His and his group's dependence on the government subsidies and regulation was self-evident at many places of the talk. For example, he would repeatedly emphasize that *especially* in the case of the public buildings funded by the taxpayer money, it's imperative that the building must satisfy the most stringent criteria for energy efficiency. Why did he single out the taxpayer-funded buildings?

Of course, the actual reason is that it is the most important consumer. Public officials don't give a damn if they buy ugly crap which is why they often buy this crap, indeed. Private buyers who want something for their money hesitate. Could there be any other justification of the difference between private buyers and public buyers?

The answer is No. When the government is buying or constructing a building, it is doing the same thing as the private investor! Such a building is evaluated according to several criteria and the mix of these criteria is more or less the same for the private investors and for the government. In particular, the aesthetic considerations should surely play quite some role in both cases!

In fact, most of the "truly nice buildings" that our ancestors have left for our and future generations may be described as government-funded buildings. It's just completely wrong to suggest that the government should selectively build ugly buildings. The government should try to save the money. But to save the money by reducing the aesthetic value of the buildings that the citizens have to visit most often (and that will be most visible to the descendants as well) is simply a totally wrong place to look for such savings.



The contemporary architectonic style(s) are different and more diverse than those in the baroque or other periods. But none of the new buildings I really like looks anything like the "passive" houses these people are selling. The Ehrlich Palace on the picture above is a favorite building erected in recent two years.

When a new building is added to the context of some older ones, people often justify it by saying something like "it fits there" which means "it doesn't quite cripple the overall appearance of the historical buildings and their vicinity". But if you think about these "compliments", they implicitly tell you that the people realize that the older buildings are actually more aesthetic than the new ones.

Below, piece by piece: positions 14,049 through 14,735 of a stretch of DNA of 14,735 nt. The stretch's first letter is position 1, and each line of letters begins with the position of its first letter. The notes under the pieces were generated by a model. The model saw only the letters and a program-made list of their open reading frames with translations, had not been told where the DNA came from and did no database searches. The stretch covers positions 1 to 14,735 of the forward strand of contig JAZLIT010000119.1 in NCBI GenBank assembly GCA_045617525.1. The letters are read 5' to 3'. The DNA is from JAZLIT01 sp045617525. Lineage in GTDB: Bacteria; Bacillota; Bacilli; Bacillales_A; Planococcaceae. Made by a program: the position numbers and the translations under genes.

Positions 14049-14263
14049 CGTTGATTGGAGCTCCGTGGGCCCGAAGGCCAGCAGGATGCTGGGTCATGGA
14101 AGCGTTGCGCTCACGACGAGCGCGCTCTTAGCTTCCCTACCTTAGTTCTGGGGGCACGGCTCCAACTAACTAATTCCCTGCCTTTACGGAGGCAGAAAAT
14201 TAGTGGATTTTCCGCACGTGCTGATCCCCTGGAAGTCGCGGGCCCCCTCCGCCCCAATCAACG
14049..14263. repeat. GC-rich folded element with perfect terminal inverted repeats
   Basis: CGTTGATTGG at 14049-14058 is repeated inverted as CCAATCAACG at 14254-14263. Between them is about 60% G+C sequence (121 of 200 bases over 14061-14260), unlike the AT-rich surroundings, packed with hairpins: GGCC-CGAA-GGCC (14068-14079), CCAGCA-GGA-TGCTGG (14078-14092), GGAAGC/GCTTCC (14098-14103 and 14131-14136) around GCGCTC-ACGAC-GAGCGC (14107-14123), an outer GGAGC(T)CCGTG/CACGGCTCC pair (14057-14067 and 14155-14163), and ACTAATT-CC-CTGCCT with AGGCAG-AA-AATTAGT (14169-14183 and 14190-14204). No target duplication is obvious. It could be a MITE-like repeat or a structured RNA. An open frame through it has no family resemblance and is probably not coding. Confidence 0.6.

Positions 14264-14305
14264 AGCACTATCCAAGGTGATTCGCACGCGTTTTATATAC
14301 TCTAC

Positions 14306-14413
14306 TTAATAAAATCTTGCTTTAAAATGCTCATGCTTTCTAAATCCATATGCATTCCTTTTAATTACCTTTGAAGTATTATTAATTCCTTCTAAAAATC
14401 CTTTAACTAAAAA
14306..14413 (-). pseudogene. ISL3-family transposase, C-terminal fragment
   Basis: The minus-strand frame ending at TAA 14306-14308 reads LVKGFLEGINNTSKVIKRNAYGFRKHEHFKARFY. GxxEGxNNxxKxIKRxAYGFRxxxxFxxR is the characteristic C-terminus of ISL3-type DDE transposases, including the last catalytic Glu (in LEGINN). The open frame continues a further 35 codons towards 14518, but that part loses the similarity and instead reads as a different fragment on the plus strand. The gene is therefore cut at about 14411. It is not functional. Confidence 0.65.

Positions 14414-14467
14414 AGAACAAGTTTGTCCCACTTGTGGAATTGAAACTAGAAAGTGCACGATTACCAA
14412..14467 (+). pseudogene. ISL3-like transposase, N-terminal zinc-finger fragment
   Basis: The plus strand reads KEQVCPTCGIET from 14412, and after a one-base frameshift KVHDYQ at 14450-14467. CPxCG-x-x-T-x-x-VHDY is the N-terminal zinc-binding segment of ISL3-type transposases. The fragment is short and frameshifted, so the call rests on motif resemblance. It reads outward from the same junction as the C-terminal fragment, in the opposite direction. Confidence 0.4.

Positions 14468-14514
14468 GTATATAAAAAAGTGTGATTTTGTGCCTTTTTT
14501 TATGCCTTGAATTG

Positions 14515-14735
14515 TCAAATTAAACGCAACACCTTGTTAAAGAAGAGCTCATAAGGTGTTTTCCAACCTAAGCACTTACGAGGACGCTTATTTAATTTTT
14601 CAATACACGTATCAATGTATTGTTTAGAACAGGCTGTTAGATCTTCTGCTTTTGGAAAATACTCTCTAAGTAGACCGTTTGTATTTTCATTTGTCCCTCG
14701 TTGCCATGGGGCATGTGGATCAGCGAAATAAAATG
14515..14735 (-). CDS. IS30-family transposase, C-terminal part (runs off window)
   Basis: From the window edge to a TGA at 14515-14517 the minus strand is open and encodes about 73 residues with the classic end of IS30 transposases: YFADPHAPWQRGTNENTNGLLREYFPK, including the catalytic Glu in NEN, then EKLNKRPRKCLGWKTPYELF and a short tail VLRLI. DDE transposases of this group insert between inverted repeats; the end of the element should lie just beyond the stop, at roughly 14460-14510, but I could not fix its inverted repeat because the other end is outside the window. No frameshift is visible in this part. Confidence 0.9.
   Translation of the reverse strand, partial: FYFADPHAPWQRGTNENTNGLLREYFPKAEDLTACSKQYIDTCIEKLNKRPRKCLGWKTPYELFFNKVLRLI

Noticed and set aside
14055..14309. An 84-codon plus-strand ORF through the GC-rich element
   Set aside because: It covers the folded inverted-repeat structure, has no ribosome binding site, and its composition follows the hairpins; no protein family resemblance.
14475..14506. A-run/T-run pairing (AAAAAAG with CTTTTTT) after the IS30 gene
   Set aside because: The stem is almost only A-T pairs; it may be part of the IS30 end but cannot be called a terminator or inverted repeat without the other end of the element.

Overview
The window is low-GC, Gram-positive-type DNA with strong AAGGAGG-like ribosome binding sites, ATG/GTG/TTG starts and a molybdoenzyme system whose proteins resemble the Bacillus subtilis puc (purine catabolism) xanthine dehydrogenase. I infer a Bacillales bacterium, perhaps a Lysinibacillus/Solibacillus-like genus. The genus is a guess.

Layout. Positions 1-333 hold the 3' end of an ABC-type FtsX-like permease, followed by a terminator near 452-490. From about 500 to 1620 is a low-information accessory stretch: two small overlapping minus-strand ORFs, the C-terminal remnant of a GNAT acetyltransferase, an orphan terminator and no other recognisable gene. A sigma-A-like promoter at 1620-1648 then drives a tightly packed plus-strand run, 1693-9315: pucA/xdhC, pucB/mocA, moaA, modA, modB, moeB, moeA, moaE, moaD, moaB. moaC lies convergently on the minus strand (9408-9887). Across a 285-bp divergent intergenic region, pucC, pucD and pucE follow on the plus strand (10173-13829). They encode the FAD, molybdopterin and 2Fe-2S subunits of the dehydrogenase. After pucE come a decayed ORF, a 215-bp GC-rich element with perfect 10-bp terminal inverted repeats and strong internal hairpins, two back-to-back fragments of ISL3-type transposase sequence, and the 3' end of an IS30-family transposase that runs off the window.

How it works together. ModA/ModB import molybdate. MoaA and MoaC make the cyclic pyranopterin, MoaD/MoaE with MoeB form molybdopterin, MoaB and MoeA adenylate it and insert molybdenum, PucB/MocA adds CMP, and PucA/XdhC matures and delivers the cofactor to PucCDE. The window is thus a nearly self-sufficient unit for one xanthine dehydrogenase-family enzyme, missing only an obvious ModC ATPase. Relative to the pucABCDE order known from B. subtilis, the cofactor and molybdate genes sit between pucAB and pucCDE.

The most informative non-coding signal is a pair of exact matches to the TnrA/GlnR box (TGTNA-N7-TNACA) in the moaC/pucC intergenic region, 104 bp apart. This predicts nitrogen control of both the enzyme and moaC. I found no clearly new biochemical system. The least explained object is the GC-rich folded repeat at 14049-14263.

I would say that the Ehrlich Palace (by Bořek Šípek) is different. It's in the center of Pilsen and there are parks, a rather expensive 100-year-old Hotel Continental, The Museum of Western Bohemia, and other things over there. The atmosphere is rather intense and luxurious, as it is at some places in Downtown Boston or any other major cities. And the extra thing is that the Ehrlich Palace seems to amplify and not weaken the feeling. If the building is there in 100 years, people in 2114 may think that the year 2014 was perhaps as good and prosperous as the year 1895 when Hotel Continental was built.

You may dislike the Ehrlich Palace. I just needed an example. You may find a better example for yourself. My more general point is that we shouldn't be building just some crappy simple buildings that will make our generation look like a gang of crappy poor savages who had to almost completely deteriorate relatively to the generation of 1895 AD in the eyes of the people in 2114 AD.

Someone would tell me that if I am offered several energy-efficient houses like that, I may find one or two that looks acceptable. I agree. Some of them look better than others and some of them may surpass a "threshold of acceptability" as a result. But if I were offered many more houses – if the options weren't censored by these ideological criteria – I would almost certainly pick a building that looks totally different than this "passive house" architecture. And I am actually convinced that most people would pick something completely different, too. But these people with common sense and the sense of beauty (among many other senses that are completely absent among the CO2-hysteria and energy-efficient zealots and their hired guns) are being intimidated and bullied in this troubled world.

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reader WJohn said...

Cubes are so inefficient.
Buildings should be based on bubbles - maximum volume for minimum surface area. This is also true when bubbles are in clusters. So tell your cubist he is soo oo wrong.


reader Luboš Motl said...

Exactly. ;-)


reader Swine flu said...

Actually if you look at the Google images that come up when searching for 'cubist building', some look quite nifty and artistic, but most of them are probably not what that chap had in mind. :)


reader Curious George said...

Some people are stuck forever in cubism.


reader Swine flu said...

There is a reason for the expression "thinking out of the box".


reader Uncle Al said...